We travelled down the west bank of the Mississippi through the Minnesota cities of Red Wing and Winona. We saw everything from trash cans to houses floating alongside the train. South of Winona the train crossed the Mississippi on a series of bridges to the city of LaCrosse, Wisconsin. The sun shone through the windows as we made our way through rural Wisconsin to another of the scenic highlights of the journey … the Dells of the Wisconsin River where red and yellow rock promontories greeted us out the windows of the train.

One highlight of the Hiawatha trains was the grand observation cars with their windows looking out to the sky above as well as the scenery alongside the train. Wisconsin is such a pretty state and we would travel through towns with interesting names like Watertown and Oconomowoc. I was always fascinated riding through Milwaukee as the track was elevated and it was fun to watch the traffic pass below us on the cross thoroughfares.

From Milwaukee we were only an hour and a half from Chicago and we would need to start getting ready to get off the train there. Chicago was a special place as my mother grew up there and she had a sister in the city and a brother in the northwestern suburbs. All the way through Wisconsin and into Illinois it seemed that Spring was advancing toward summer.

Rather than flooding in the Chicago area we were to learn that an F4 tornado had been in the area and done considerable damage to the suburbs of Crystal Lake and Island Lake which was near where my uncle and his family lived. We had traveled for 36 hours and passed from the dead of winter to mid-spring. We would stop here in Chicago for a week to visit family and then continue to Florida completing our journey to summer.

Leaving Chicago we would be on one train all the way to Jacksonville, Florida. That train was called “The South Wind“. There were three different railroads involved in the journey and they would each have some of their cars on this one train but it involved the Pennsylvania Railroad from Chicago to Louisville via Indianapolis, The Louisville & Nashville Railroad from Louisville to Montgomery via Bowling Green, Nashville, Decatur and Birmingham and finally the Atlantic Coast Line Railroad from Montgomery to Jacksonville via Thomasville and Waycross.

And we left Chicago traveling the length of the state of Indiana passing into Kentucky and as we did so the season continued to change. By the time we were in Kentucky it was May and the grass was truly summer blue. The further we went the warmer the air and the lusher the scenery.

One sad note was in Jacksonville, Florida. We had traveled this route before in 1958 and in Jacksonville we transferred to the Florida East Coast Railroad for our final leg to Daytona Beach. However in 1965 the Florida East Coast Railroad was no longer operating and we had to take a Greyhound bus from Jacksonville to Daytona Beach.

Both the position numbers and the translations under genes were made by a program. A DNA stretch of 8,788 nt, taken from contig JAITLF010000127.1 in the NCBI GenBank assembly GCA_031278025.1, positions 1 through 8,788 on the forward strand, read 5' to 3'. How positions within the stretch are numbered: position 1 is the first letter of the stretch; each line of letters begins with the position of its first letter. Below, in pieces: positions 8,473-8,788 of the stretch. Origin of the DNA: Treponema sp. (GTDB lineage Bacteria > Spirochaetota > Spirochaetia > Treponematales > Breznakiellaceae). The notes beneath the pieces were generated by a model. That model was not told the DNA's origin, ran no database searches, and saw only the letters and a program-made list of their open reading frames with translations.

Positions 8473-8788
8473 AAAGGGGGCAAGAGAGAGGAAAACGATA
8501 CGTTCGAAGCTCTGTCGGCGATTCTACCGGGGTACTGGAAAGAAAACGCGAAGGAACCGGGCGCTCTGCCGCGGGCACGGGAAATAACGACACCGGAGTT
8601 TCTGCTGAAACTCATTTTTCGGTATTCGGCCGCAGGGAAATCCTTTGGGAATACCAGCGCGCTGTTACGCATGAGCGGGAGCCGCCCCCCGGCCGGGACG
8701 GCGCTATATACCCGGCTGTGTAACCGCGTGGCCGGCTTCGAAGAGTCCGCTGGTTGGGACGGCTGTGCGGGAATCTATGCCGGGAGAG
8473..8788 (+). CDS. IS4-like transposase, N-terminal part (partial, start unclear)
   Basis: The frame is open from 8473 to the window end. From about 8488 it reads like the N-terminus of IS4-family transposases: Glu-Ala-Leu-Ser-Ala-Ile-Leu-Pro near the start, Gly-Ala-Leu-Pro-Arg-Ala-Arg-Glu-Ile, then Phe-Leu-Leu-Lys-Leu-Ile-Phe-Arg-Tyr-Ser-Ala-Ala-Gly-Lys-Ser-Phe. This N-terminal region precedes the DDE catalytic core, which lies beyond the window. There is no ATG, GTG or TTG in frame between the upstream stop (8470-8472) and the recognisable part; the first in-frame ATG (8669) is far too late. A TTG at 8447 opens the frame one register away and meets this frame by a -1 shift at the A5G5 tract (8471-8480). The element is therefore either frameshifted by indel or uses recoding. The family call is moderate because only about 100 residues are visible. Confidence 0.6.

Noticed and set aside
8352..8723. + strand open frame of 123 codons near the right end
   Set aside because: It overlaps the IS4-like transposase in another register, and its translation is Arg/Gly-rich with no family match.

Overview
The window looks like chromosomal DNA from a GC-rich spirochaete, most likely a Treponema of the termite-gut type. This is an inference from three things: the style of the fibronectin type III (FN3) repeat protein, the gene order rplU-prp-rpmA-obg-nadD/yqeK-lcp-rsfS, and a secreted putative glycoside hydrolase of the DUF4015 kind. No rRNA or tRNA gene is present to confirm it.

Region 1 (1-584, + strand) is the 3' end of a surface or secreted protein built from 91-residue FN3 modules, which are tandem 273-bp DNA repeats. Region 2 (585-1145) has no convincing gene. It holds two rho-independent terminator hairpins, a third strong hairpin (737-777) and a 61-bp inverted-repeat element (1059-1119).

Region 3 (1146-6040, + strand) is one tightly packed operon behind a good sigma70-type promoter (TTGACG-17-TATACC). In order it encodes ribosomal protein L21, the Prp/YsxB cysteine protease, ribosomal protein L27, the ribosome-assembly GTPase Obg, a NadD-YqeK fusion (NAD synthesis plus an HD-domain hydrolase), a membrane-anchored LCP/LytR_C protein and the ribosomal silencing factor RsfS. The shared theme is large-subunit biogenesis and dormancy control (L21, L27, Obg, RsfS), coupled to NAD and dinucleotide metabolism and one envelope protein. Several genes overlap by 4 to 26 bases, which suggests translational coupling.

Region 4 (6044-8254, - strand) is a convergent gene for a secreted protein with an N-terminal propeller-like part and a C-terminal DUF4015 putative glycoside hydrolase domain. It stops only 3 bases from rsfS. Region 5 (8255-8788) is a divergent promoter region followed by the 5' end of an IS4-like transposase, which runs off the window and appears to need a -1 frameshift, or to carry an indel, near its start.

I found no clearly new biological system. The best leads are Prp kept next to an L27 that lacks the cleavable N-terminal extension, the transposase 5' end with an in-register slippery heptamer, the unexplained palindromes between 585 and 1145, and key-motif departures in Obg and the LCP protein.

We found ourselves outside the train station in Jacksonville looking for a cab to get to the Greyhound Station. We had seen signs directing us to the taxi stand and taxis would go by but none would pull to the curb to pick us up. Finally someone approached and asked what we thought we were doing there and we told them we needed a taxi to get to the Greyhound station. They said we were in the wrong place and had to go around the corner to another street if we wanted a taxi. That was where “whites” got the taxi. We had been standing in the “coloured” taxi loading area.

Our destination was Holly Hill, Florida…. a suburb of Daytona Beach and it was truly summer there. The sun was hot and the afternoons brought their thunderstorms. I remember walking a mile to the beach from where we were staying, getting drenched with rain on the way, and our clothes being totally sun-dried for the walk home afterward.

I did a lot of traveling as a child and for those considering traveling with children, I can assure you the trips you take as a child stay with you for a lifetime. I took an extra week off from school, and had to make it up of course, but I learned far more on those trips than I ever could in a week of school.

My mother’s uncle lived in Holly Hill and we stayed there for a few days but actually we did not end our trip there. We got back on a Greyhound bus and continued down the Florida coast to Miami and with a change of bus we were off to Key West. Key West is the furthest point the highway reaches as it goes from one island to another on a series of bridges stretching for 100 miles (160 km) from Key Largo to Key West.

The Florida East Coast Railway was started by Henry Flagler who saw much opportunity in developing the east coast of Florida. He built his railway down the east coast from Jacksonville to Miami and eventually all the way to Key West. The section to Key West was fated to doom however as in 1906 and again in 1935 the track was destroyed by hurricanes.

We had gone as far as we could in the United States. We were at the southernmost point in Key West. And yet we were not done. We went back on the bus to Miami where we headed for the cruise dock and took a 3 day cruise to Nassau in the Bahamas. What a trip !!! But I had 2 new straw hats from the straw market in Nassau.

I had been studying maps at home as I had done since I was very young and I pointed out to my mother how close Nassau was to Miami. That was all it took. Her little 11 year old travel agent had sold her on the trip of a lifetime!